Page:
An accident at Glencore's open-pit mine in Congo has killed at least 39 illegal miners, with rescue operations under way; production has not been affected.
At least 39 artisanal miners have been killed when part of a copper and cobalt mine owned by Glencore collapsed in southeast Congo, the provincial governor says.
The accident occurred in the KOV open-pit mine at the Kamoto Copper Company concession, in which Glencore subsidiary Katanga Mining owns a 75 per cent stake, said Richard Muyej, the governor of Democratic Republic of Congo's Lualaba province.
"It was caused by the clandestine artisanal diggers who have infiltrated (the mine)," he told Reuters on Thursday. "The old terraces gave way, causing significant amounts of material to fall."
"KOV is a delicate site and presents many risks," he added.
Glencore said in a statement that it had confirmed 19 fatalities so far and was assisting search and rescue operations by local authorities. The incident has not impacted production, it added.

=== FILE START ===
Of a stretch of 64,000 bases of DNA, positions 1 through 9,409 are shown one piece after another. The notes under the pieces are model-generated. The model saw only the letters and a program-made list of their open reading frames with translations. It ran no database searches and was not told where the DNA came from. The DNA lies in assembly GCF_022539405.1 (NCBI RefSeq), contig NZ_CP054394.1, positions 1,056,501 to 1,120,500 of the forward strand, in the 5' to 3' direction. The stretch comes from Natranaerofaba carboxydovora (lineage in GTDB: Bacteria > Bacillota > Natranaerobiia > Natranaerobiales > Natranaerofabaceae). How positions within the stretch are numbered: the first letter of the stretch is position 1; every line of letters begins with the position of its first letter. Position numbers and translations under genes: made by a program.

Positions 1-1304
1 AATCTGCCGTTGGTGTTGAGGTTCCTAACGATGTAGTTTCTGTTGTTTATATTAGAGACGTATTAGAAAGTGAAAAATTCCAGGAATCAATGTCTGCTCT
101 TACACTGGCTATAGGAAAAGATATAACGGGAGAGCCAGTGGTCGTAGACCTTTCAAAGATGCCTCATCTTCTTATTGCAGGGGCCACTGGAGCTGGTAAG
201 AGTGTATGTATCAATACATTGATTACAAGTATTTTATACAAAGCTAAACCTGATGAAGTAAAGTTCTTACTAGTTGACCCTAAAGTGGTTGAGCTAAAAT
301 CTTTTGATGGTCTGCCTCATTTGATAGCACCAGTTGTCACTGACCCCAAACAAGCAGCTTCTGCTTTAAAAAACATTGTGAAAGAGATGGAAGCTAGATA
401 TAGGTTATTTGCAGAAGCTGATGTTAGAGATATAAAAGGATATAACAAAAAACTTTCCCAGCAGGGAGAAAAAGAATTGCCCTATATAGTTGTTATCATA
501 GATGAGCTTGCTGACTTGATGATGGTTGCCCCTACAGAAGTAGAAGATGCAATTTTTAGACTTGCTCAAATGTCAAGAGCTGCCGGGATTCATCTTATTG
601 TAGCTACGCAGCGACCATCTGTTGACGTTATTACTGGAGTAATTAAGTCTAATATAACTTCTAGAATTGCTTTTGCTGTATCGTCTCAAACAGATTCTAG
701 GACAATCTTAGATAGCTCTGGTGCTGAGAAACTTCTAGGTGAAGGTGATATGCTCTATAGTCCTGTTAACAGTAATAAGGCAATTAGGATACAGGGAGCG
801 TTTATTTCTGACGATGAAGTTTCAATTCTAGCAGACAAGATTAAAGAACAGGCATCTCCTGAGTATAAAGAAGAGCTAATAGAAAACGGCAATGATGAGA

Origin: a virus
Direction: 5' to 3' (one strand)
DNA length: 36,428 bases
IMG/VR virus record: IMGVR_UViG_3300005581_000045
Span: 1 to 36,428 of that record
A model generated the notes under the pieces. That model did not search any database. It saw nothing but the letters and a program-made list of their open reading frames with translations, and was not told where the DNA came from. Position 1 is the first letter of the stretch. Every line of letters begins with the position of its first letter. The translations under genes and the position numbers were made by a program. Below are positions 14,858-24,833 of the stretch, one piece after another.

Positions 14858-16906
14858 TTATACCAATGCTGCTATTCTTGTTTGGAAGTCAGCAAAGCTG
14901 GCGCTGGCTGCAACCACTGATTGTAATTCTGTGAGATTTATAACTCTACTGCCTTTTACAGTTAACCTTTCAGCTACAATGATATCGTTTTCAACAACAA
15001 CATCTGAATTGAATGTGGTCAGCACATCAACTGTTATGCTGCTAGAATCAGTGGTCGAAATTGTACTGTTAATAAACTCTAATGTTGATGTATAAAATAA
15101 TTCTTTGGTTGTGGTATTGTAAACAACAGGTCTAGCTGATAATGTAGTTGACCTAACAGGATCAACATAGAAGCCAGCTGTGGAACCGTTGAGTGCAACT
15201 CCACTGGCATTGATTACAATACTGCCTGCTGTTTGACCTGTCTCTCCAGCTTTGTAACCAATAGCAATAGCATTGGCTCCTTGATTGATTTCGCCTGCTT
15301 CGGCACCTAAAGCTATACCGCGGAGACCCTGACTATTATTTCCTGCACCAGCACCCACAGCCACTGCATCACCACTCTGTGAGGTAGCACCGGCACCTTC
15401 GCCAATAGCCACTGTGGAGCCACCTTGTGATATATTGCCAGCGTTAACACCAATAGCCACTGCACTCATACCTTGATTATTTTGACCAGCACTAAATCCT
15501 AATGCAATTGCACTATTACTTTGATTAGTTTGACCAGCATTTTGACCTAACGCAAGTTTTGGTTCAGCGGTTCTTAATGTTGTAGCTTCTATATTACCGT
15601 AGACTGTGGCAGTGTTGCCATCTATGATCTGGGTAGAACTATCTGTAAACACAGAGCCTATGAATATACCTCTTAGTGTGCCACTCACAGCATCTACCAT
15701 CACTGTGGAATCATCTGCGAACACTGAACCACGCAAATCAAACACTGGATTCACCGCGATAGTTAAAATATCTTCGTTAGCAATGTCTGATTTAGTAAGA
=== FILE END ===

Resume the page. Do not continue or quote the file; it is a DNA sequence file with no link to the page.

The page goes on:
The KOV mine, which spans a vast flat expanse on the outskirts of the city of Kolwezi near the Zambian border, is one of the largest high-grade copper assets in the world.
The collapse of a 250-metre wall inside the same pit killed seven mine employees in 2016.
Thousands of illegal miners operate in and around mines in southern Congo, which produce more than half of the world's cobalt, a key component in electric car batteries.
The often old or simple practices employed by artisanal miners can compromise the safety of the mines, and accidents are common.
Congo's military deployed hundreds of soldiers last week to protect a copper and cobalt mine owned by China Molybdenum Co from illegal miners.
Shares in Glencore were down 4.9 per cent on Thursday afternoon in London, on track for their worst day of trading since July 2018.
"If this is related to illegal mining then the impact to production may be relatively short-term beyond an investigative period," said BMO Capital Markets analyst Edward Sterck.
"However, preventative action will likely be needed and it could impact Glencore's social licence to operate."